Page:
Since 1999, lending institutions have been obligated to cancel a borrower's Private Mortgage Insurance (PMI) when his loan balance (for a loan made after July of that year) goes beneath seventy-eight percent of the purchase price, but not when the loan's equity climbs to twenty-two percent or higher. (A number of "higher risk" loans are not included.) But you are able to cancel PMI yourself (for mortgages made after July 1999) at the point your equity gets to 20 percent, no matter the original price of purchase.
Familiarize yourself with your loan statements to keep track of principal payments. You'll want to keep track of the the purchase amounts of the houses that are selling around you. Unfortunately, if you have a recent loan - five years or under, you probably haven't been able to pay much of the principal: you have been paying mostly interest.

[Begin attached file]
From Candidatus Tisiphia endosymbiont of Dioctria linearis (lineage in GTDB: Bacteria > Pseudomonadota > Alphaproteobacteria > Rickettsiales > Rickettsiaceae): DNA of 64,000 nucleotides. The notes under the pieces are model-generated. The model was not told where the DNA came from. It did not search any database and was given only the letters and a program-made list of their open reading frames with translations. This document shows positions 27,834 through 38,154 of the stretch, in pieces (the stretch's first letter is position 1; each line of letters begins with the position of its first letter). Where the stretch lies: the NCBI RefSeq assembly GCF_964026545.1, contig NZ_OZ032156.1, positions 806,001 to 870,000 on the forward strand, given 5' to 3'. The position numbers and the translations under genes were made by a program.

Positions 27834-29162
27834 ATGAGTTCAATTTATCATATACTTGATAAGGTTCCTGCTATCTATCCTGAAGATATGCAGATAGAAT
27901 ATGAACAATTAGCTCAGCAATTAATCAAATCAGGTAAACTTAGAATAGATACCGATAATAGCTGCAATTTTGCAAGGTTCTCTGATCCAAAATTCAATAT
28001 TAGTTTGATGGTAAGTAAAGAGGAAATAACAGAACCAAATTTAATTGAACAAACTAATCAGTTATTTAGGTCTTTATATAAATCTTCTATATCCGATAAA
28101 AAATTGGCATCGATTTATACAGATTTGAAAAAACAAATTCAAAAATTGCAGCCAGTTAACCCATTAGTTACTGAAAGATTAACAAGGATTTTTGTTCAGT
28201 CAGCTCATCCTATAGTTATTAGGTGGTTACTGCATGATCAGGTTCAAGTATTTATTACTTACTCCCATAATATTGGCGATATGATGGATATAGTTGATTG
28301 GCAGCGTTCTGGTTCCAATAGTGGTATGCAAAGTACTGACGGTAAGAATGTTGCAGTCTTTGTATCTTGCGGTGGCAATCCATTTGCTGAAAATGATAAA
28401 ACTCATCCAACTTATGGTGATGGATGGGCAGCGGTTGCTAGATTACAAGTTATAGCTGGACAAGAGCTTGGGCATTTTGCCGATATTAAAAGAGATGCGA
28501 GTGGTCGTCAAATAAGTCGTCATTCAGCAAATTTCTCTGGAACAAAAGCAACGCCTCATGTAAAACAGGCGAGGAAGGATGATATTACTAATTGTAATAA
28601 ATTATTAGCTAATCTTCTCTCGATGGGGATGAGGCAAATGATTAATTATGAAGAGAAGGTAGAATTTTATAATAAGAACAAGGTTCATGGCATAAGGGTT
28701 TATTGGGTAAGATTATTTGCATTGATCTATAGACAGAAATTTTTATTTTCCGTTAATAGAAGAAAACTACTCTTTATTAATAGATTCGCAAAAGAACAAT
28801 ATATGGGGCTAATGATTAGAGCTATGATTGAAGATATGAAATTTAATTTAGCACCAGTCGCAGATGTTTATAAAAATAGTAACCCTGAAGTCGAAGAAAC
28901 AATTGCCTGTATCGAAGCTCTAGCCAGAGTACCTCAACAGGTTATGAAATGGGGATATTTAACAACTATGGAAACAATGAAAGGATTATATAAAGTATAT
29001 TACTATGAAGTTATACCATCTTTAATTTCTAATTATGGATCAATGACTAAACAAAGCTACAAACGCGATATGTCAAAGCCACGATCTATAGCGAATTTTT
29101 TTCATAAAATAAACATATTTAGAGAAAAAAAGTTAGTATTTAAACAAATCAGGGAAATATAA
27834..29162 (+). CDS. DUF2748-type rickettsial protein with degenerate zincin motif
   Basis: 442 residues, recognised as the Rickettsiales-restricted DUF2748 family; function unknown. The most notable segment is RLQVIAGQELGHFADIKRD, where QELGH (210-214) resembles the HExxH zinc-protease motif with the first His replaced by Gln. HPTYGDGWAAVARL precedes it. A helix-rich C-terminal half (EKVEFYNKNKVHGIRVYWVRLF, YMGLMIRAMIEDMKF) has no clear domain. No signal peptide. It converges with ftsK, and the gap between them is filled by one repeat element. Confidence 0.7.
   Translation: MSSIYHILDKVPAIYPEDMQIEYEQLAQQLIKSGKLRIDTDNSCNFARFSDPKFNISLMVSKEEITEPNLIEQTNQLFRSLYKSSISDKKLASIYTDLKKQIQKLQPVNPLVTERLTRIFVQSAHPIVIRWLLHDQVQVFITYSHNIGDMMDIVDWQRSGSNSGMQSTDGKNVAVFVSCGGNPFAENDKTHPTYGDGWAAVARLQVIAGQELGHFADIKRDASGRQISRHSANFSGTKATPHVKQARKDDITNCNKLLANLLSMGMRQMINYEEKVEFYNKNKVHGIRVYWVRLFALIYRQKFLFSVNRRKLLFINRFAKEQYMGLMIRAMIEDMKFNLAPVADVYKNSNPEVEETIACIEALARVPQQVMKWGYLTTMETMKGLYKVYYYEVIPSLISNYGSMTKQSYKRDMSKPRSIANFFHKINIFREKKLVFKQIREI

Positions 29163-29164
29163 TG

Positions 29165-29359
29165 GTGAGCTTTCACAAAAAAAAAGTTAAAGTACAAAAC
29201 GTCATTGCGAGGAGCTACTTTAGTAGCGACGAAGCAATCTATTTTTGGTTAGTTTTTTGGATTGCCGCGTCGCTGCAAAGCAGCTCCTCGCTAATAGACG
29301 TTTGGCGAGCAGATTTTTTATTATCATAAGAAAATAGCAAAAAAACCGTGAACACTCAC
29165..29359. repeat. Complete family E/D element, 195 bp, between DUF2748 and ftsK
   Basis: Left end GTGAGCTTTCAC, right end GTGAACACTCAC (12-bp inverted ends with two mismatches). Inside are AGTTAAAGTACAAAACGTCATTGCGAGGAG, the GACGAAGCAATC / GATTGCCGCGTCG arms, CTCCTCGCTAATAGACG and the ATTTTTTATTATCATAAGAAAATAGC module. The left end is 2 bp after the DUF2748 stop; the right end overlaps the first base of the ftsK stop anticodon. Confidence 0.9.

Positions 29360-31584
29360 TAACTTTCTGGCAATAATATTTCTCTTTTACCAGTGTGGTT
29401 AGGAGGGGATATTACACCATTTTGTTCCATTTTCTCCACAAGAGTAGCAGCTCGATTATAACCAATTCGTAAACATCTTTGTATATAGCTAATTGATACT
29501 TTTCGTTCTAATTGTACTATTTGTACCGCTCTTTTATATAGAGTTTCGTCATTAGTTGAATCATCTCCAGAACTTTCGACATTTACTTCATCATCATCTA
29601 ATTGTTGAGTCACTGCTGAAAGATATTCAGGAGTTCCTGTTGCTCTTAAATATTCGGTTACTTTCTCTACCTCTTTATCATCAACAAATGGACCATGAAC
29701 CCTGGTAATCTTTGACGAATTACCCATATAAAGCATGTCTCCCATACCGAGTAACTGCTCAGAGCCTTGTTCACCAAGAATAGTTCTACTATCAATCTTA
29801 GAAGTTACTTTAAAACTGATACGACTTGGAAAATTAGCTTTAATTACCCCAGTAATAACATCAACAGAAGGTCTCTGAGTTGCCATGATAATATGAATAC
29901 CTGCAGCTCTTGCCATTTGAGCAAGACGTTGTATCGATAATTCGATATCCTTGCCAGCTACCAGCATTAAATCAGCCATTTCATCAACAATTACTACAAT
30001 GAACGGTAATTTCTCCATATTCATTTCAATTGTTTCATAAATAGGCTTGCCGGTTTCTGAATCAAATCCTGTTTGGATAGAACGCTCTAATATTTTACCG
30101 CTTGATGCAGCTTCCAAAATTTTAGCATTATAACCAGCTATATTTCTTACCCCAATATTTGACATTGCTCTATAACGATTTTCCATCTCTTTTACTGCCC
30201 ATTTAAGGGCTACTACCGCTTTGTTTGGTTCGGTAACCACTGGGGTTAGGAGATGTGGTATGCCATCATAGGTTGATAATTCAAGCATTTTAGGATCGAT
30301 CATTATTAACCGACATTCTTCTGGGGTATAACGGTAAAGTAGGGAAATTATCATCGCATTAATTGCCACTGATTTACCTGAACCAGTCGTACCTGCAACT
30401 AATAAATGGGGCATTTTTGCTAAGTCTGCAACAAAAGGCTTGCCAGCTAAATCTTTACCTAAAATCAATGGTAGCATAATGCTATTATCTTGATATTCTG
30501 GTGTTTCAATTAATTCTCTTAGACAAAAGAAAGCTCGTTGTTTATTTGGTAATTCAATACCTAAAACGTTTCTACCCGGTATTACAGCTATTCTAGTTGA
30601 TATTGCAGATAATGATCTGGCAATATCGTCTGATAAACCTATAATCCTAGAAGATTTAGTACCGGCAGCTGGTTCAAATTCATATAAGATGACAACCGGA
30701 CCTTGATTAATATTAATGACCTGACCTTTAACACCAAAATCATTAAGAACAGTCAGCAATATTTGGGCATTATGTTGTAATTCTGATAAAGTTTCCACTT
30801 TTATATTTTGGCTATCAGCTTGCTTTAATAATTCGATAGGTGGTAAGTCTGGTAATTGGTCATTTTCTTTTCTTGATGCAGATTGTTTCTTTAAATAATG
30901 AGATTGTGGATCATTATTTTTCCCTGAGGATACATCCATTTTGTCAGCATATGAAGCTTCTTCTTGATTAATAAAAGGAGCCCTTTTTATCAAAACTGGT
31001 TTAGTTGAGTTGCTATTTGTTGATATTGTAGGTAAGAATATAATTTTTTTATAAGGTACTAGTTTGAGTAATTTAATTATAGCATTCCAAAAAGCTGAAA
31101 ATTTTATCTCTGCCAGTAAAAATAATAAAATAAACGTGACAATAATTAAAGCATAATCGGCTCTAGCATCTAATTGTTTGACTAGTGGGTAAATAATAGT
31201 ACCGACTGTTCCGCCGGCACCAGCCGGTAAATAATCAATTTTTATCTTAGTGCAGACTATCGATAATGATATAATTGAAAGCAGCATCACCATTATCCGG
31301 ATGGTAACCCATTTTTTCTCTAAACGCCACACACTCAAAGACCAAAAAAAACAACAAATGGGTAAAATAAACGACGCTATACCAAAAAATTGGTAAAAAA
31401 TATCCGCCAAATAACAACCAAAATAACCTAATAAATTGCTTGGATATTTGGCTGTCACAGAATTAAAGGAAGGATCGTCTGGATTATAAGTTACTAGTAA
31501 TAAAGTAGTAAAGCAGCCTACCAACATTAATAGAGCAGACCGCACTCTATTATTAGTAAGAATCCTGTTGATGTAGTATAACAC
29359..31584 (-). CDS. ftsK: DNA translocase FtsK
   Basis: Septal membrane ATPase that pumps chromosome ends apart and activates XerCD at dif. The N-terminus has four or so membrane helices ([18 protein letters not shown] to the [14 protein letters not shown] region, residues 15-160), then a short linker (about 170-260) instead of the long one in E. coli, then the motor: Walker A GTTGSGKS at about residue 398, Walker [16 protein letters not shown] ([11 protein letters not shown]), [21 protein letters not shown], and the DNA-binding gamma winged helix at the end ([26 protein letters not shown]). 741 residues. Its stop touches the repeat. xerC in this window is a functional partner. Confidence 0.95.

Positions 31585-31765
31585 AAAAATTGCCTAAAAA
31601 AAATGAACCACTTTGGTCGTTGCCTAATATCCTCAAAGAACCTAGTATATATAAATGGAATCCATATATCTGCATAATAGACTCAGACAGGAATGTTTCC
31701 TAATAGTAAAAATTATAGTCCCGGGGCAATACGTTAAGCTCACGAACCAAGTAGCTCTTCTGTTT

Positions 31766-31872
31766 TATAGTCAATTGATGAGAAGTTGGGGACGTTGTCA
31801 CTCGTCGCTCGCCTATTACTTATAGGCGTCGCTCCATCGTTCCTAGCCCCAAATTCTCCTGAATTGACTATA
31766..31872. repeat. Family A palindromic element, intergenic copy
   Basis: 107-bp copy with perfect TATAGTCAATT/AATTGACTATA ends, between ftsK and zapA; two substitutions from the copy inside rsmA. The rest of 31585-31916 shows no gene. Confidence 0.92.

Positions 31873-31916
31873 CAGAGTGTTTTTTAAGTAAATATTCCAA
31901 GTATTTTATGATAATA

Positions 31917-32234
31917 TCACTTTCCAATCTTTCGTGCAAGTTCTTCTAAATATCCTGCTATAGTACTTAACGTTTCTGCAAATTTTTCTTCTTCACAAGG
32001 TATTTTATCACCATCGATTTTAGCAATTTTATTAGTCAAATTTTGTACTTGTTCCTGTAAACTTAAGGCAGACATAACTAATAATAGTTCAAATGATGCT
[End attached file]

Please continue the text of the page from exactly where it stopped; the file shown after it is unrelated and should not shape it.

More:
At the point your equity has reached the required twenty percent, you are just a few steps away from canceling your PMI payments, for the life of your loan. Call your lender to ask for cancellation of PMI. Then you will be asked to submit documentation that you have at least 20 percent equity. The best proof there is can be found in a state certified appraisal on form URAR-1004 (Uniform Residential Appraisal Report), which is required by most lenders before canceling PMI.
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